The 340-ton boulder that's headed for the Los Angeles County Museum of Art is attracting crowds of fans — and potential new visitors to the museum — as it rolls across the Southland. Tony Gendrano is one of them. The retired county accountant has never visited LACMA, but now that he can see the "Levitated Mass" boulder from his Rowland Heights bedroom, he wants to go. Staffers from LACMA worked the crowds that gathered around the boulder this weekend with invitations to come see some art. Says ZevWeb tonight:
Gear heads have come to check out its transporter. Shutterbugs have taken its portrait. Schoolteachers have used it for lesson plans. History buffs have researched its provenance. Families have shown up with babies in blankets and grandparents in wheelchairs. Drunks have materialized at every stop, hollering and toasting. A Riverside County trucker proposed to his live-in girlfriend beside it. (“I wanted to give her a rock next to The Rock,” explained 35-year-old Ramon Vasquez III of Glen Avon.)
On Saturday morning, a man in a Rolling Stones t-shirt walked through the crowd calling it “Mick” (as in Jagger) and two Rowland Heights women rode up to it on horseback. Long lines of motorists drove by the transport apparatus, filming it on cell phones and yelling things at it.
“Roooooooooock!!” a carload of young men roared, revving their engine, as the boulder’s security detail looked mildly alarmed.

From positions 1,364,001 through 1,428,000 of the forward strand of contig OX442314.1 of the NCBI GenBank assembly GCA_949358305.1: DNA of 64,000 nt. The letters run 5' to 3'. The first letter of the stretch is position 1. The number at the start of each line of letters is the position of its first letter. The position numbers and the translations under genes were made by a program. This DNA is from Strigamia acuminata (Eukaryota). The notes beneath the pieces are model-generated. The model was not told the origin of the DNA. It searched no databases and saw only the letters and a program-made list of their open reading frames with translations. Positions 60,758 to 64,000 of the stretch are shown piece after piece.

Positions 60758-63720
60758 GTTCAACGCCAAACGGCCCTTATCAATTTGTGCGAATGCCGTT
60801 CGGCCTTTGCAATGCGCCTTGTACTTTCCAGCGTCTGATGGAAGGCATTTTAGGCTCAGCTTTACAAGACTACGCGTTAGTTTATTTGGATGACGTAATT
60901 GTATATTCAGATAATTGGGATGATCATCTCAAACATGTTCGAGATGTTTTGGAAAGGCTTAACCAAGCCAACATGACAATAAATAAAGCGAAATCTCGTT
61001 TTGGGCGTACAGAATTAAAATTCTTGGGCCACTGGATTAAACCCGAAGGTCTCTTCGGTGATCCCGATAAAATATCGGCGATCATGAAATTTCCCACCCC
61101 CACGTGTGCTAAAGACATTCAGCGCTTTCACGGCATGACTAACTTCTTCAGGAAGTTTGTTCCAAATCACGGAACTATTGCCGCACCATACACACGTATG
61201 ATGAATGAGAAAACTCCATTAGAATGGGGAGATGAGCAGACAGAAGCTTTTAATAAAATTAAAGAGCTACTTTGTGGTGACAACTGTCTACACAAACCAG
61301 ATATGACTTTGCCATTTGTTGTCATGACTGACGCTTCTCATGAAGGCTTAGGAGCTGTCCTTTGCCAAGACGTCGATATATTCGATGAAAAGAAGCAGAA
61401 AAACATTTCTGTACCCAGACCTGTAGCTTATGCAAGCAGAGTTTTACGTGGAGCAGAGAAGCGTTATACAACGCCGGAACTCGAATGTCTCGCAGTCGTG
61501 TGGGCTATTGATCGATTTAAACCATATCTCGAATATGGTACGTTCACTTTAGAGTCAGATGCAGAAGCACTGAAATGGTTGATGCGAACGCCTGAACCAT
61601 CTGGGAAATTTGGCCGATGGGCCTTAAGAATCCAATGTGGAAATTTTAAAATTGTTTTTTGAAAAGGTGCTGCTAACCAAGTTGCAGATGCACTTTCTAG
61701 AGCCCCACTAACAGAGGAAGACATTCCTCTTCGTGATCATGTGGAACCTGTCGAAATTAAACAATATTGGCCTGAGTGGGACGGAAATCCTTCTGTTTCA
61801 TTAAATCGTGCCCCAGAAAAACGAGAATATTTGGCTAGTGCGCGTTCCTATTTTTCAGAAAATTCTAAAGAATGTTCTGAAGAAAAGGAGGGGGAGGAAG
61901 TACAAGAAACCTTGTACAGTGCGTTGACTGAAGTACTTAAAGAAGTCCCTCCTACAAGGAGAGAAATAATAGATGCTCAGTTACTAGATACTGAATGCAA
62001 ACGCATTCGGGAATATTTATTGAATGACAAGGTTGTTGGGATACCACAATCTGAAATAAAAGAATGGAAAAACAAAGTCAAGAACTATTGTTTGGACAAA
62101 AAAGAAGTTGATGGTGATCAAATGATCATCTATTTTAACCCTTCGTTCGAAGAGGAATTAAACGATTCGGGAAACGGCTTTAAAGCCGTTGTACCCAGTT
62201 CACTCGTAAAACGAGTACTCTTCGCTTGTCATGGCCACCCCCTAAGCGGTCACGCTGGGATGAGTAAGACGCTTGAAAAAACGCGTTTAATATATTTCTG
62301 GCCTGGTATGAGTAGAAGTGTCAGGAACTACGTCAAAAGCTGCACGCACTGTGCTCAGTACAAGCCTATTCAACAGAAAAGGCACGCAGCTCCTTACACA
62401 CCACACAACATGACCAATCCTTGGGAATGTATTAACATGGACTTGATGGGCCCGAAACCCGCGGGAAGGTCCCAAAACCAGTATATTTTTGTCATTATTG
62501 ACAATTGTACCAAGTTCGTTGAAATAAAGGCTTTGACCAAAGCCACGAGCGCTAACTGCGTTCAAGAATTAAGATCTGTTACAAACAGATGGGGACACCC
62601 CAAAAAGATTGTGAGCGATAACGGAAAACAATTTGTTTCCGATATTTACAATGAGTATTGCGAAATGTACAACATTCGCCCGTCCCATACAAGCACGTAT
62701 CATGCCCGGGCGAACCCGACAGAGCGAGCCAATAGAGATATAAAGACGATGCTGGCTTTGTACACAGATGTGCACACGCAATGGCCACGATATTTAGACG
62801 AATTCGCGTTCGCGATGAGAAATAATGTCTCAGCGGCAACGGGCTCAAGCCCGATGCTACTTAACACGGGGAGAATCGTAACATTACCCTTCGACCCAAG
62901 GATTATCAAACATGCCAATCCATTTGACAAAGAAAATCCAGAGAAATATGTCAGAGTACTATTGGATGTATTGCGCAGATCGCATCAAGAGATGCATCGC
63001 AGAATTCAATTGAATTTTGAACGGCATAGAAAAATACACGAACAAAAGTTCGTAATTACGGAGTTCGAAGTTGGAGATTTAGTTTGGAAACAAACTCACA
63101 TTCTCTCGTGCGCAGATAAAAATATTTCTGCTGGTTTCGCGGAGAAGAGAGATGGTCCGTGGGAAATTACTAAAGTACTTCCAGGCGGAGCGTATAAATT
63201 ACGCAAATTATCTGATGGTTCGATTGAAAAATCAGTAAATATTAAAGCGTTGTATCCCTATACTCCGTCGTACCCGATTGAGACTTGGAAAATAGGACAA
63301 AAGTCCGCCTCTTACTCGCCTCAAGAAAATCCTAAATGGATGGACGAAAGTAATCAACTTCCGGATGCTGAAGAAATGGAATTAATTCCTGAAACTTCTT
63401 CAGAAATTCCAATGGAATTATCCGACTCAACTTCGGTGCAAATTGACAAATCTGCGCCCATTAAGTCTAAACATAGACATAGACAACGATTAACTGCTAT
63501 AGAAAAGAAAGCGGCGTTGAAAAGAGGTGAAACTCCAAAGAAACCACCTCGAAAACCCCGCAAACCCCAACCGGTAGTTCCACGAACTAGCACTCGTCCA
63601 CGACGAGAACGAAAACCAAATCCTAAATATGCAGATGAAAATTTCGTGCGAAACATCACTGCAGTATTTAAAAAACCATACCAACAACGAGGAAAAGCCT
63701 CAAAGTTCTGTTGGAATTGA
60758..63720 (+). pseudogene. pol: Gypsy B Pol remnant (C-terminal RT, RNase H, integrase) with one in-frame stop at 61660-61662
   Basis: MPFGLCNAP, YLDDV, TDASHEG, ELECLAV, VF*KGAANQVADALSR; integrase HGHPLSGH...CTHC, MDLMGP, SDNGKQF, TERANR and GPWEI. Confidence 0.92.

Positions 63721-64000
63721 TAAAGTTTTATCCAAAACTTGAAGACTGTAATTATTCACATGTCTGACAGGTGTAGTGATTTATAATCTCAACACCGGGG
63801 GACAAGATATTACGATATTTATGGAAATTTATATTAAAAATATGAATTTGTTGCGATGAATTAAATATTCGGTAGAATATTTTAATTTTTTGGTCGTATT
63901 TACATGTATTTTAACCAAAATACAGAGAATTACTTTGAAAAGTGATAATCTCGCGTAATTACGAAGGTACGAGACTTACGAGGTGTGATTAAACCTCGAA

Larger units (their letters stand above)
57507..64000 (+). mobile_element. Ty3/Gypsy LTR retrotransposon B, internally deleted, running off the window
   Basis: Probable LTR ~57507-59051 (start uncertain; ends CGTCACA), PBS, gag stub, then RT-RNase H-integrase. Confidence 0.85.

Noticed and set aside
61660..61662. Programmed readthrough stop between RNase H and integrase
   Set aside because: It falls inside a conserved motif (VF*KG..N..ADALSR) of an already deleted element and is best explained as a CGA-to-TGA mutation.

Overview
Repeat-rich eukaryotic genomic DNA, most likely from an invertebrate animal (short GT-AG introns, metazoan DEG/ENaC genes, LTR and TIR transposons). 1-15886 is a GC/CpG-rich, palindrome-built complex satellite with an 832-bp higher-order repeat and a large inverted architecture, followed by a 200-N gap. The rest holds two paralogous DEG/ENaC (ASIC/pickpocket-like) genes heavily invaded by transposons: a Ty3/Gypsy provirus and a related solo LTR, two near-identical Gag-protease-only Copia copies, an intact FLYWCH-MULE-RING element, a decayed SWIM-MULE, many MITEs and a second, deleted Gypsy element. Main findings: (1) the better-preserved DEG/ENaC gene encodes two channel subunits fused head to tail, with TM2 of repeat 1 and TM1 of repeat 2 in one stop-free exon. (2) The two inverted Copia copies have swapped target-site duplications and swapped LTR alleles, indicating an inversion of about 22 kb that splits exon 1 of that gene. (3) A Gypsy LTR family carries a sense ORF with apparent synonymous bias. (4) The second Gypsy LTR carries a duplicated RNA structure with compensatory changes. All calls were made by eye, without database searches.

Visits to the LACMA website have reportedly increased tenfold since artist Michal Heizer's rock began its voyage. The museum's Gawkers Guide notes the boulder can be found Monday on Leffingwell Road, just west of La Mirada Boulevard in the city of La Mirada. Then it's on to Lakewood and Long Beach.
- A team from transport company Emmert International is walking alongside the boulder the whole way — that will be 105 miles before all is said and done.
- Supervisor Zev Yaroslavsky, whose website is following the boulder journey as closely as any media outlet, wrote a blog post saying yes, it is art:
- Channel 4 has compiled some rock songs about...rocks.
- Finally, artist Stuart Rapeport has gone a tad sour about all the hoopla. After the jump.
“Levitated Mass” and Heizer’s other big, outdoor projects are reminders to me of how small, physically, we are in the scheme of things. They almost demand humility and introspection. Indeed, the whole oversized effort—the transport, the engineering required to install the rock at LACMA, all of it—is part of the art to me.
Some people, of course, will always view Heizer’s LACMA work as simply a big rock. But to others, including me, it will represent something far more emotional and soulful. And that’s as it should be given the subjective nature of art—or, in this case, the art of nature.